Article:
At a time when rampant construction of the rural roads in various parts of Nepal is wasting resources and increasing the dangers of landslides, the government officials have come to realize that the gravity ropeways are likely to be good transport alternatives.
After learning from the positive impacts generated by gravity ropeways in various parts of Nepal, the policymakers are pursuing the alternative that the Practical Action had been promoting and implementing.
"Given Nepal's fragile mountain eco-system and high cost involved in the construction of roads, the National Planning Commission is pursuing the construction of ropeways as an alternative to the rural roads. Although I have yet to visit any gravity ropeway site, I was told by officials from the Practical Action about their successful model of gravity ropeways and that they helped the communities to transport their goods," said Gopi Mainali, joint secretary at the National Planning Commission and head of the infrastructure division. “While travelling to Pokhara, I noticed ropeways were carrying vegetables and goods to the road sides. Given its cheap cost and environmental friendly feature, the National Planning Commission has proposed these kinds of ropeways in its current interim plan.”
Although Nepal started the ropeways almost over a century ago to carry goods, this mode of transport has rarely got any priority in the government programs. Given Nepal's topography and nature, the rope is regarded as the best option for transporting goods in terms of environmental sustainability and construction cost.
However, it took almost decades to revive the ropeways as important mode of goods transport in the minds of the people. The credit of reminding the importance of ropeways and its importance goes to the Practical Action, an UK based INGO. Under the Access for Opportunities project, 2007 to 2012, Practical Action installed 15 Gravity Goods Ropeways in 4 districts of Nepal.
"Gravity Goods Ropeway (GGR) is one of the flagship technologies of the Practical Action, Nepal office. It fits well with the rugged topography and agrarian economy of Nepal. It taps the undulation of ground to overcome the inaccessibility posed by it. It helps farmers to get their products to market in less time, cost and drudgery. It was introduced in Nepal in 2000 for the first time. Now, the technology is heading towards achieving the impact at scale," said Rabindra Bahadur Singh, project manager of Practical Action. "We are making concerted efforts for the wider replication of the technology by influencing and building the capacity of other organizations."
There are realizations in policy making level that gravity ropeways can be used in the rural poverty alleviation programs given its success to raise the income in poor Chepang communities in Dhading and Gorkha districts.
"I have not visited any site and got the first appraisal of the development and change brought by gravity ropeways. I came to know how successful use of gravity ropeways helped eradicate poverty from the rural parts of Nepal when I was in the National Planning Commission. Now I am working in the Ministry of Cooperatives and Poverty Alleviation and we are considering using gravity ropeways to eradicate the poverty.”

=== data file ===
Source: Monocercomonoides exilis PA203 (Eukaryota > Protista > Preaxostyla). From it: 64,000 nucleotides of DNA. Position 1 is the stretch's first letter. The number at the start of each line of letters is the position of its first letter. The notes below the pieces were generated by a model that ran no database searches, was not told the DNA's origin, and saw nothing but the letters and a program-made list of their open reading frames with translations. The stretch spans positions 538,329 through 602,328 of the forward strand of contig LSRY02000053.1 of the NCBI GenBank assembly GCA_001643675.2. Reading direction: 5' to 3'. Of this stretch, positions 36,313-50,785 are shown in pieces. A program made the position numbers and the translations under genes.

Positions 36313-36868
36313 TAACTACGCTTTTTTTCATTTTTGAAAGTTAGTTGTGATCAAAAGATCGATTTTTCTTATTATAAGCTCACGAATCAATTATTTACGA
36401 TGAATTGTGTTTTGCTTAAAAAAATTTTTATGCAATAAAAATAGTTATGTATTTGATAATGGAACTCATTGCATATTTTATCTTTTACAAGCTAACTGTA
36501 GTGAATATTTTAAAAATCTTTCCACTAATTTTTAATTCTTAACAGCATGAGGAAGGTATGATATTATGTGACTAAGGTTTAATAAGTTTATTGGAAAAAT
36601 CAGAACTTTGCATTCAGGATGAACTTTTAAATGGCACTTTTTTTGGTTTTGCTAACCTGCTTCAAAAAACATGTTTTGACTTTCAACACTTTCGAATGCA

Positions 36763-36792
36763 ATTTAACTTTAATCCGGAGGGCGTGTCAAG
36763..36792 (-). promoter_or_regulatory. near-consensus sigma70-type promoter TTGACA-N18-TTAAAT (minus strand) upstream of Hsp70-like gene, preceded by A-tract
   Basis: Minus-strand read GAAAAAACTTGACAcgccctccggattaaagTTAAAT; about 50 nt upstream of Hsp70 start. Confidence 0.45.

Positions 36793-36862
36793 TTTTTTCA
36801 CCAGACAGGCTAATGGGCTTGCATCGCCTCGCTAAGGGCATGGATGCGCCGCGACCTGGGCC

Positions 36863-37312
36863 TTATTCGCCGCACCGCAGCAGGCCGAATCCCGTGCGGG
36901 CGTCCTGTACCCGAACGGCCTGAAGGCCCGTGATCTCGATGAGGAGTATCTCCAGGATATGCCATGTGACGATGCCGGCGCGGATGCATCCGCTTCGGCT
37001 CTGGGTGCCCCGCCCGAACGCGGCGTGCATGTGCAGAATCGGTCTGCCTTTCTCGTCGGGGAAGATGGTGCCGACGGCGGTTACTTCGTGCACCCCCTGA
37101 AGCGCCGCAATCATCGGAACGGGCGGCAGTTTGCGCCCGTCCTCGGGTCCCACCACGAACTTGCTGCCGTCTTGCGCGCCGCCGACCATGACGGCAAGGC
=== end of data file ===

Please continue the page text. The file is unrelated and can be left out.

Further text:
The Department of Local Infrastructure Development and Agriculture Road (DoLIDAR), which oversees all the infrastructure development works at the local level, has started to replicate the technology in Nepal. Last year, it carried out feasibility study for GGRs on 21 sites in 9 districts. "Practical Action provided technical training to its engineers, consultants and verified the feasibility reports. It has also started installation of GGR at 2 sites. Practical Action and the department have agreed to work together to explore the leverage fund for the replication of the technology in Nepal," said Singh.
"Gravity ropeways has proven its worth. We are working to install ropeways in some parts of Nepal taking the expertise from and sharing the knowledge with the Practical Action," said Bhim Prasad Upadhyaya, acting director general of the Department of Local Infrastructure Development and Agriculture Roads (DoLIDAR).
Likewise, the Practical Action has started to replicate the technology outside Nepal through Practical Action Consulting. They have been providing technical assistance to Tarayana Foundation Bhutan to install a GGR in Bhutan. The Agriculture Machinery Centre (AMC) Bhutan is also interested to take up the technology.
"To support and sustain wider replication of the technology, human resource development is really important. Realizing the fact, Practical Action has been closely working with Pulchowk Engineering Campus, the largest and most reputed Engineering College in Nepal. The college has included the GGR technology in their curriculum and started to run elective classes on it for its Bachelor of Civil Engineering final year students. Practical Action supported the college to develop curriculum and has been providing resource persons to facilitate the classes," said Singh.
Thanks to successful installation by Practical Action, there are indications that the GGR is well on its way to achieve impact at scale. However, there is still a long way to go. There is also a risk of losing the momentum if we fail to continue the proactive efforts from our side.